My rating: 3 of 5 stars
Readers will get what they expect from this book. It’s a creepy twist on France’s most famous royal family’s downfall. Most who choose the book will know the basic history of Louis XVI and Marie Antoinette’s bloody end. The story’s twist includes a conspiracy, a ghost, several secret passages, and lots of death. The fiction added to the story smacks of just enough history to make it plausible if not probable.
While the writing is not astounding, Alender does a skillful job with Colette’s character. She is gratingly shallow and selfish at the beginning of the book – so much so that I wanted to slap her several times. Even more maddening is that she knows that much of what her friends do and say and how she responds is not nice or appropriate, but she lets peer pressure get the better of her. Her friend Hannah is even worse and the entire clique made me wonder if this isn’t one of the best (worst?) representations of spoiled, rich, private-schooled Americans in print today.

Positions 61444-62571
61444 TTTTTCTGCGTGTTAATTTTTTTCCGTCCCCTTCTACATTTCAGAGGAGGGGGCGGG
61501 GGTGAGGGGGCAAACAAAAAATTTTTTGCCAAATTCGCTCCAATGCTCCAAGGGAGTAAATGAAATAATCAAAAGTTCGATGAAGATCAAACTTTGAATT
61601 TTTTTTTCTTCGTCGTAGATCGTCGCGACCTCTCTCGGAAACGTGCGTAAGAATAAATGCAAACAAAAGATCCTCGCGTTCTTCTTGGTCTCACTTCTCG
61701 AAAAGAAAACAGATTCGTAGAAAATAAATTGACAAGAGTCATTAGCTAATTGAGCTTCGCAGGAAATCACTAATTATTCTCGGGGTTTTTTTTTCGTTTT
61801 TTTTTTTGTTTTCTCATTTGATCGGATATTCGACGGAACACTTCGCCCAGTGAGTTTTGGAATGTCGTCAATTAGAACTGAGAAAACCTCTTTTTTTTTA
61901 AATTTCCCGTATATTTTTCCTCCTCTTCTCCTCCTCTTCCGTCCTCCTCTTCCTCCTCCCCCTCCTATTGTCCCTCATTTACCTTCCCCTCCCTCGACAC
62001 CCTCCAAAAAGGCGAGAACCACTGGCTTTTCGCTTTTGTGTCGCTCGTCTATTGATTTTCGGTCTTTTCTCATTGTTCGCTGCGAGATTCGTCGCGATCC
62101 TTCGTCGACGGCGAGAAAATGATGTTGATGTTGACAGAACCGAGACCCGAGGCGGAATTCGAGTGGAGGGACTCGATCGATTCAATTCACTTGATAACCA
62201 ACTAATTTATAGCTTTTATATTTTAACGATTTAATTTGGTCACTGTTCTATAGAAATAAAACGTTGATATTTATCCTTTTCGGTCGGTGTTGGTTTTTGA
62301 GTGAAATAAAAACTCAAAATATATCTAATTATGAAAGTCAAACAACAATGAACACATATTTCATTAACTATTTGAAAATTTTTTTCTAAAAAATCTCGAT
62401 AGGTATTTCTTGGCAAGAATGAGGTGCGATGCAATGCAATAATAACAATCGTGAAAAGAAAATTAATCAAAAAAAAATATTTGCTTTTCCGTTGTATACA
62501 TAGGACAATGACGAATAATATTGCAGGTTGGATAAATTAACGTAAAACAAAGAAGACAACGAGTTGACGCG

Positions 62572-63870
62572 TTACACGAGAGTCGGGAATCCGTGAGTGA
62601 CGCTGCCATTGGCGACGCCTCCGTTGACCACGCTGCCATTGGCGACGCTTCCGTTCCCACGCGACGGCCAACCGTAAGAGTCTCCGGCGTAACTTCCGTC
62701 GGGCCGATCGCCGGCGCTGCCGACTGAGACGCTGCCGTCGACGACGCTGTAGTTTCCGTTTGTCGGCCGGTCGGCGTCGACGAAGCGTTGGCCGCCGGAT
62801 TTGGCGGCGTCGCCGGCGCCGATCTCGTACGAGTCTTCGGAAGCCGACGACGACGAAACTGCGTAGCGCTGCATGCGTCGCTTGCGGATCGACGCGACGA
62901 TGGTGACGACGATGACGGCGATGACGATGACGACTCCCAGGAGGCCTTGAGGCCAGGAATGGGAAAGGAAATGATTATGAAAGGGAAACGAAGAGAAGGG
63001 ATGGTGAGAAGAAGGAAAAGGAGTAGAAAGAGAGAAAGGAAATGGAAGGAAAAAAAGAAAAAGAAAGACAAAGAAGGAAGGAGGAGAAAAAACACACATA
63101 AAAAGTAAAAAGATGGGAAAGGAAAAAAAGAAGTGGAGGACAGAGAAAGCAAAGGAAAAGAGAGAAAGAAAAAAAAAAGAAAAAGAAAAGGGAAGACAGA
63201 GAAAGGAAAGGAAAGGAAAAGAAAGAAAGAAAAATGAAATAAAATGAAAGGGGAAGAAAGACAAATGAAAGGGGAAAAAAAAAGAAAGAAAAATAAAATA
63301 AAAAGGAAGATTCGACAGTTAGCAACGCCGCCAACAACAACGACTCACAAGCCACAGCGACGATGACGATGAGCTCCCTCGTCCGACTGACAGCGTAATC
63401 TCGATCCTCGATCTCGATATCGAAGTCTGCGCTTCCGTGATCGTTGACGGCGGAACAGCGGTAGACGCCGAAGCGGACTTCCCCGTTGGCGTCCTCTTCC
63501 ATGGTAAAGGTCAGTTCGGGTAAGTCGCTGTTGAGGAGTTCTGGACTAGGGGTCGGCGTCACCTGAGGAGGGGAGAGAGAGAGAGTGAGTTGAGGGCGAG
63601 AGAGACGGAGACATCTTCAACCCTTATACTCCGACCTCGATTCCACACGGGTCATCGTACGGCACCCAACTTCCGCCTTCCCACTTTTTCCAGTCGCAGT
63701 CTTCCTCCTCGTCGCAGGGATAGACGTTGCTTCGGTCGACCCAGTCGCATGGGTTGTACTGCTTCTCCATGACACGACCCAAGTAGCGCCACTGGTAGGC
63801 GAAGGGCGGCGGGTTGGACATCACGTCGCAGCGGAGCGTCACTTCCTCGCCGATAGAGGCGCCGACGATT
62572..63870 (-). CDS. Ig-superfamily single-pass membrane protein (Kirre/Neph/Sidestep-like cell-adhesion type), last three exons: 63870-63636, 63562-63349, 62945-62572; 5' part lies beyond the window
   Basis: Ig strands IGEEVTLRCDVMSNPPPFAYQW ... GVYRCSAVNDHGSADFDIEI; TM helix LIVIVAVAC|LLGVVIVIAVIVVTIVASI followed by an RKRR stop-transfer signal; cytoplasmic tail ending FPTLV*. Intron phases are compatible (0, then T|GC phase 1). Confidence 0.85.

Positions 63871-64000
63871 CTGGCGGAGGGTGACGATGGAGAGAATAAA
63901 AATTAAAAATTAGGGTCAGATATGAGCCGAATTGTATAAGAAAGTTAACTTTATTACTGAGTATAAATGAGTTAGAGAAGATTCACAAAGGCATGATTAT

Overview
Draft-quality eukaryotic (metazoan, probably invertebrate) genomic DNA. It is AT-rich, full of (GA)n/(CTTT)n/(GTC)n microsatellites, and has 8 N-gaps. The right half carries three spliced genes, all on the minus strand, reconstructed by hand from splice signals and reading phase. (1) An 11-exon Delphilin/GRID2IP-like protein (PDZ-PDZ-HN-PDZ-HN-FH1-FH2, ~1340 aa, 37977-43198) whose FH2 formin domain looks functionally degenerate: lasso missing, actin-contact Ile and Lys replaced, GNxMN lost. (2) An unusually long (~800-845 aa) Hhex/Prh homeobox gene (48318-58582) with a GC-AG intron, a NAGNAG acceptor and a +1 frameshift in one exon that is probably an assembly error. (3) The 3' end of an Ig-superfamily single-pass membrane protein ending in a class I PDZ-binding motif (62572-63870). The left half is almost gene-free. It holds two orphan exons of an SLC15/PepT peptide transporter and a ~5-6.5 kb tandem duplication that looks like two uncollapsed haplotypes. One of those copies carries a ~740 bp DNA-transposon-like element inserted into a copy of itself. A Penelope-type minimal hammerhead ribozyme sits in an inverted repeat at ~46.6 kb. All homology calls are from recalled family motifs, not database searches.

Alender’s skill comes in moving Colette to embrace her better instincts and take stock of what is really important. Through the course of the book, the reader sees Colette’s behavior mirror that of what has been attributed to Marie Antoinette. Colette begins as a self-centered, spoiled teen and struggles with what every teen struggles: popularity vs. integrity vs. compassion. Colette eventually has an awakening that perhaps the French revolutionaries were hoping would strike Marie Antoinette. Colette leaves France and her experiences with a better understanding of history and what it is to be human, humble, and happy.